If the coronavirus pandemic becomes for Donald Trump what Hurricane Katrina was for George W. Bush, we might come to look back at last Friday’s press conference as Trump’s “Brownie, you’re doing a heck of a job” moment. The president’s comments to reporters at the Centers for Disease Control and Prevention headquarters in Atlanta were, as my colleague Adam Rogers has masterfully explained, riddled with bizarre and dangerous falsehoods. One stood out above the rest: Trump’s flatly untrue claim that “anybody that wants a test can get a test.” The president was either lying about or ignorant of the central fact of the US government’s botched response to the disease. That alone could have been front-page news: “Trump Falsely Declares ‘Anybody That Wants’ Can Get a Coronavirus Test.”
Yet here’s how The New York Times, our paper of record, initially covered the claim: It didn’t. The paper’s report on Trump’s press conference didn’t even mention the tests comment at first; later, a reference was added, without explaining that the statement was false. Instead, the article, by a White House reporter, made Trump sound downright presidential, focusing on his effort to project calm. In print, it ran with the headline “‘It Will End’: Trump Urges Nation to Avoid Panicking.”
Read all of our coronavirus coverage here.
A coronavirus pandemic would test the resilience of a number of institutions: hospitals, transit systems, global supply chains. We can add the mainstream media to that list. Objective news reporting is built on two bedrock principles: report the truth, and don’t pick sides. Trump’s unprecedented commitment to saying what is plainly untrue makes it hard to honor both principles at once. This puts news organizations into a terrible bind, especially when many conservatives—and the president himself—are ready to pounce at even the slightest whiff of liberal bias. That has always been true, but the stakes are suddenly higher. The coronavirus response is the first time Trump has been personally in charge of managing a crisis that is likely to cause a large number of American deaths. There’s no way around the fact that this is a political story as well as a public health one. If the mainstream press is ever going to figure out how to provide responsible reporting on Trump’s job performance, now’s the time.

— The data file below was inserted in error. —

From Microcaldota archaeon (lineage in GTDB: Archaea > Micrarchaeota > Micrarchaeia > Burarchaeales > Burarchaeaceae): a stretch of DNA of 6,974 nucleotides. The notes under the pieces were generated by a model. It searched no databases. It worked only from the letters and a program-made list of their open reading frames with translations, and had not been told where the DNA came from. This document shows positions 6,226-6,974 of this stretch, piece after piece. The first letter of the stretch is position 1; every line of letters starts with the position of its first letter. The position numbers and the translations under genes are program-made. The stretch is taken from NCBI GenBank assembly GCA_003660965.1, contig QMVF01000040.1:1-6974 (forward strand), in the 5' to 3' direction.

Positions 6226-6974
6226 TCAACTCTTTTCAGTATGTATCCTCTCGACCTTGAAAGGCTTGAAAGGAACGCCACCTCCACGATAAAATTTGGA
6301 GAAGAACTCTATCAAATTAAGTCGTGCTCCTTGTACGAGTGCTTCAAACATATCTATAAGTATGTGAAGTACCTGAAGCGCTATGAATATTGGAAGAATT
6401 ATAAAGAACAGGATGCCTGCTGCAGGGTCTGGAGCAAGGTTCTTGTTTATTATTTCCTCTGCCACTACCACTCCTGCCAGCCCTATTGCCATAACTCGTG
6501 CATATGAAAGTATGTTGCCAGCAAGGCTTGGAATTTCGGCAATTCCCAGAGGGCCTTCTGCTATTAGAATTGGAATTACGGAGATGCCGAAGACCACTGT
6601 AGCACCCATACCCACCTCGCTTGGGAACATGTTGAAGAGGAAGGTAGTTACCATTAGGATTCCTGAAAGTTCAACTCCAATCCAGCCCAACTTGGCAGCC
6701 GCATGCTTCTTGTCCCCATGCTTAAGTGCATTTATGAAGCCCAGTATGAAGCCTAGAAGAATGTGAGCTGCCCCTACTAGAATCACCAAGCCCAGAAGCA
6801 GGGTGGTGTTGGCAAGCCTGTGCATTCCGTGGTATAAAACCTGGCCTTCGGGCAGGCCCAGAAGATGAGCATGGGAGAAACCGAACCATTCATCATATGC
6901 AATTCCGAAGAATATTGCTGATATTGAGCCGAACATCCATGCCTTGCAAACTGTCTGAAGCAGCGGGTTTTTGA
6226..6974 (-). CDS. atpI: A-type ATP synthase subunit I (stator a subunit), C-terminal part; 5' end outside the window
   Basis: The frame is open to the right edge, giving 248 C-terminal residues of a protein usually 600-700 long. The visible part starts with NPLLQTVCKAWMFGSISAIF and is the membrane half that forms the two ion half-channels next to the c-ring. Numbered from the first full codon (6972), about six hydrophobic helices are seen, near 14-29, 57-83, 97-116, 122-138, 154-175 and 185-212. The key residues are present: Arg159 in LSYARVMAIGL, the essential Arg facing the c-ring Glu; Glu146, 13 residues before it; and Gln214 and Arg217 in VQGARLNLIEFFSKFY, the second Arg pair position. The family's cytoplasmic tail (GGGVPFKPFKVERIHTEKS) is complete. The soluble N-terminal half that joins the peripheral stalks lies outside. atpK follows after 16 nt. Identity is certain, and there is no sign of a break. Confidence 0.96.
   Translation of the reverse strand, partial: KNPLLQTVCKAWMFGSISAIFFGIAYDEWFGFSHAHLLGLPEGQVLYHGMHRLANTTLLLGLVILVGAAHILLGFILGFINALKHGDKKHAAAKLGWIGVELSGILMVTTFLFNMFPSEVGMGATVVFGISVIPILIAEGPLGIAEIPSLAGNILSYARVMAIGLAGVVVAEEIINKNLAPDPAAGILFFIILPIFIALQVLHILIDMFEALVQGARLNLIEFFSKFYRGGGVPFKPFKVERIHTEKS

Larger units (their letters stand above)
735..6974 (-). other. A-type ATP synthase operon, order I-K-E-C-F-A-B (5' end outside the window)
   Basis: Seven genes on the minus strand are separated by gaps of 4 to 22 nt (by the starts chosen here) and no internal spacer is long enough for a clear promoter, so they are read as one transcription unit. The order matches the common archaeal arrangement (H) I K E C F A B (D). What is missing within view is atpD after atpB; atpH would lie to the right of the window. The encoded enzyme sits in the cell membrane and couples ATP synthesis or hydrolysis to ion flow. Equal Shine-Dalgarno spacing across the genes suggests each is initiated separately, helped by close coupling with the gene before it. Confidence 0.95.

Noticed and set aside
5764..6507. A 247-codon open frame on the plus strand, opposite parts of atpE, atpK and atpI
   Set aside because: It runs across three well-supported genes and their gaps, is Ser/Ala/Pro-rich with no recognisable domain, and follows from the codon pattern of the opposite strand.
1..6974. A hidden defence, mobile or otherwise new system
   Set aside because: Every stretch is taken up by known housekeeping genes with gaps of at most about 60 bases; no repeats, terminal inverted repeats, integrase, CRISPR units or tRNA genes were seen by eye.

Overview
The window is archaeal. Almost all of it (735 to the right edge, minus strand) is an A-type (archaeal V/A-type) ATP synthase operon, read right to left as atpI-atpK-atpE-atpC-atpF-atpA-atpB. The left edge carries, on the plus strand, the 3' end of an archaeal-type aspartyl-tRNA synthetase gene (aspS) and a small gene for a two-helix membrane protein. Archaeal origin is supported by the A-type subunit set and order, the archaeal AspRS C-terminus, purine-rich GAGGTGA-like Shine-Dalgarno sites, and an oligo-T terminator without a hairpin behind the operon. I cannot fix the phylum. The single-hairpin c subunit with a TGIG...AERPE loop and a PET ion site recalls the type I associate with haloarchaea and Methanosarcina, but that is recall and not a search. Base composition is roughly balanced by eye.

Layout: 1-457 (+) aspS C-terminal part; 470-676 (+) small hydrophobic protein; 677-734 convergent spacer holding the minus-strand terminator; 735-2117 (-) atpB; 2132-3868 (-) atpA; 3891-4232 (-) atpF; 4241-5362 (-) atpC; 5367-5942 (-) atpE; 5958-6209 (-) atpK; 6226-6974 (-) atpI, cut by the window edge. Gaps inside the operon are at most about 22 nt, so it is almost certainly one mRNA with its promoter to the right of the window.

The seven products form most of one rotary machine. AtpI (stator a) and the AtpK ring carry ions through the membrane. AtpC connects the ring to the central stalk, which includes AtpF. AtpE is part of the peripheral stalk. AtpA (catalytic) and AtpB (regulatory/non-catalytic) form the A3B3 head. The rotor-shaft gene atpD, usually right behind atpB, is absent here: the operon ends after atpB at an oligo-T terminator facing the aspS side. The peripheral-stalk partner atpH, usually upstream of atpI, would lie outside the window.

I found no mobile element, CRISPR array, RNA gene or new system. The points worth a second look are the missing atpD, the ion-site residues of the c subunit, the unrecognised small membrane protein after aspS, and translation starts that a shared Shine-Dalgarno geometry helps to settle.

The first pitfall to avoid is stenography: uncritically relaying what the president said without giving readers the relevant context. As the media blogger Dan Froomkin wrote over the weekend, an egregious example came after Trump blamed the shortage of tests on a rule adopted by the Obama administration that Trump has since overturned. You’ll be shocked to learn that there was no such rule. That didn’t stop headlines like “Criticized for Coronavirus Response, Trump Points to Obama Administration” (NYT) and “Trump Blames Obama Decision for Coronavirus Test Kit Shortage” (Bloomberg). Each story took several paragraphs to push back on Trump’s claim, and then only mildly. (“Experts on lab testing said they were unaware of any Obama-era rule that would have hindered the administration from authorizing lab-developed tests for the coronavirus in an emergency,” murmured the Bloomberg piece, nearly 500 words in.) Froomkin recommends pulling political reporters off the coronavirus story altogether, since they are the ones most trained to not pick sides.
But the problem won’t be solved just by quarantining political reporters. Even when a New York Times health reporter followed up on Trump’s claim about tests, it was framed as a conflict between the president and his advisers, rather than between truth and falsehood. It took until more than halfway through the health reporter’s story to learn that there may not be enough tests available—and even then it was depicted in terms of he-said, she-said: “Doctors and patients across the nation have painted a much different picture of availability, clamoring for tests they believe are in short supply.”